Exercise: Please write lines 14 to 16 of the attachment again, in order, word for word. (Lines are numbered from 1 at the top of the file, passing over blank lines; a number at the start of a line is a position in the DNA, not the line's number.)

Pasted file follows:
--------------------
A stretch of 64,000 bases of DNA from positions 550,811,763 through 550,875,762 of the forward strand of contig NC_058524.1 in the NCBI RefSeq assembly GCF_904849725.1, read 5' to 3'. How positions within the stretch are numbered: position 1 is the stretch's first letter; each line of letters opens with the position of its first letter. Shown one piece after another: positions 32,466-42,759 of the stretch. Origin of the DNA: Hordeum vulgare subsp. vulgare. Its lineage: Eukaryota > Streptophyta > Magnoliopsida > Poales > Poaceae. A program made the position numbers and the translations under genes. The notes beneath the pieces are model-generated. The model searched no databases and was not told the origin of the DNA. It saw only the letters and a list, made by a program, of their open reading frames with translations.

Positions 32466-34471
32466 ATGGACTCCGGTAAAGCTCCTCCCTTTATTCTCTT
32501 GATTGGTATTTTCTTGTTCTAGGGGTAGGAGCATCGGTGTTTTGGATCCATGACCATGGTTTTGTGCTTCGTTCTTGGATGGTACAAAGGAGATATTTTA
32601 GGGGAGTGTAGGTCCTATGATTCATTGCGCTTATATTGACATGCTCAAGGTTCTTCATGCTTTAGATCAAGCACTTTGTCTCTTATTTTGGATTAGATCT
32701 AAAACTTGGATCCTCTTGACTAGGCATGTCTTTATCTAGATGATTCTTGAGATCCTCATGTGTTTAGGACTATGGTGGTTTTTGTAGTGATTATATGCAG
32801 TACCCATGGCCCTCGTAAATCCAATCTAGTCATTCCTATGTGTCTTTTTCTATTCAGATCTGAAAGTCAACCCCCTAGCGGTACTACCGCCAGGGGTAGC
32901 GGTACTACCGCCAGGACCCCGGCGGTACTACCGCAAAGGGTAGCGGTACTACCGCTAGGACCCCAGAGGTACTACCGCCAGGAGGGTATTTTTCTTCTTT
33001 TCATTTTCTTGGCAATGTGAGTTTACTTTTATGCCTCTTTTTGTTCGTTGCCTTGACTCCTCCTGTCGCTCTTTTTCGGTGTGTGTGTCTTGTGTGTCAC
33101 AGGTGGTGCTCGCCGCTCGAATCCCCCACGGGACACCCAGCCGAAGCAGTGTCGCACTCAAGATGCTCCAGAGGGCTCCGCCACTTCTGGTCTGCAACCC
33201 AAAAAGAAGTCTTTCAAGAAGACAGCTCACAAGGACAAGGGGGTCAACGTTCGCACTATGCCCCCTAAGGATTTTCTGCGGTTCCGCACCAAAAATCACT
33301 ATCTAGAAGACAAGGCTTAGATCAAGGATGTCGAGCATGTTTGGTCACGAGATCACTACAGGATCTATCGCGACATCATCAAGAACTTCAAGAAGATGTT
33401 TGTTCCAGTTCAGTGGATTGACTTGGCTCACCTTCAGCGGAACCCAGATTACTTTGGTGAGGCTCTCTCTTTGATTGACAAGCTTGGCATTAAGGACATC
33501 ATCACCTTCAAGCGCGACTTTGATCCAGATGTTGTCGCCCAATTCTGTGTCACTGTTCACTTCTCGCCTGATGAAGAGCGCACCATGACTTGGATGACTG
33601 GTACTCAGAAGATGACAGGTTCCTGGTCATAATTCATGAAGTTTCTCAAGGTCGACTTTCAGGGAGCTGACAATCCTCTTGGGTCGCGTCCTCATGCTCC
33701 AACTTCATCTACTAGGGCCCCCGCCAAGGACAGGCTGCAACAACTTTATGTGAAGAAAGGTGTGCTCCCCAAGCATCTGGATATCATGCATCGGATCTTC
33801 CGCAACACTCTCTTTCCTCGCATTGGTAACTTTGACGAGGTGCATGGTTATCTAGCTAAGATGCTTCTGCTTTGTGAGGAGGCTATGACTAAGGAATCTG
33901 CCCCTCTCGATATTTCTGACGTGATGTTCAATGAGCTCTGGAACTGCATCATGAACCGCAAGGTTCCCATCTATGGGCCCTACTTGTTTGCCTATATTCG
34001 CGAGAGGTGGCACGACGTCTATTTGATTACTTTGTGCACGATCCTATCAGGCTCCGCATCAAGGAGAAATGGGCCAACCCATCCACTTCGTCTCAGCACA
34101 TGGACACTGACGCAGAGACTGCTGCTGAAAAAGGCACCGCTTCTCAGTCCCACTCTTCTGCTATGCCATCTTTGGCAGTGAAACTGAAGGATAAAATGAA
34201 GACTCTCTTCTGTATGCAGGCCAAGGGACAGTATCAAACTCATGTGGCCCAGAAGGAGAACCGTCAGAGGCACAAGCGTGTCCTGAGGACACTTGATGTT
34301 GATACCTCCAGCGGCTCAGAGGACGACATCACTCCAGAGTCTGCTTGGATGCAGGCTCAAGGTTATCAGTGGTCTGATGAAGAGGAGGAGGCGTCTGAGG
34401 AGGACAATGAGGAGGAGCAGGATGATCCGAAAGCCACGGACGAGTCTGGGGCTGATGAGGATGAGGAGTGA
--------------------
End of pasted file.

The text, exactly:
33501 ATCACCTTCAAGCGCGACTTTGATCCAGATGTTGTCGCCCAATTCTGTGTCACTGTTCACTTCTCGCCTGATGAAGAGCGCACCATGACTTGGATGACTG
33601 GTACTCAGAAGATGACAGGTTCCTGGTCATAATTCATGAAGTTTCTCAAGGTCGACTTTCAGGGAGCTGACAATCCTCTTGGGTCGCGTCCTCATGCTCC
33701 AACTTCATCTACTAGGGCCCCCGCCAAGGACAGGCTGCAACAACTTTATGTGAAGAAAGGTGTGCTCCCCAAGCATCTGGATATCATGCATCGGATCTTC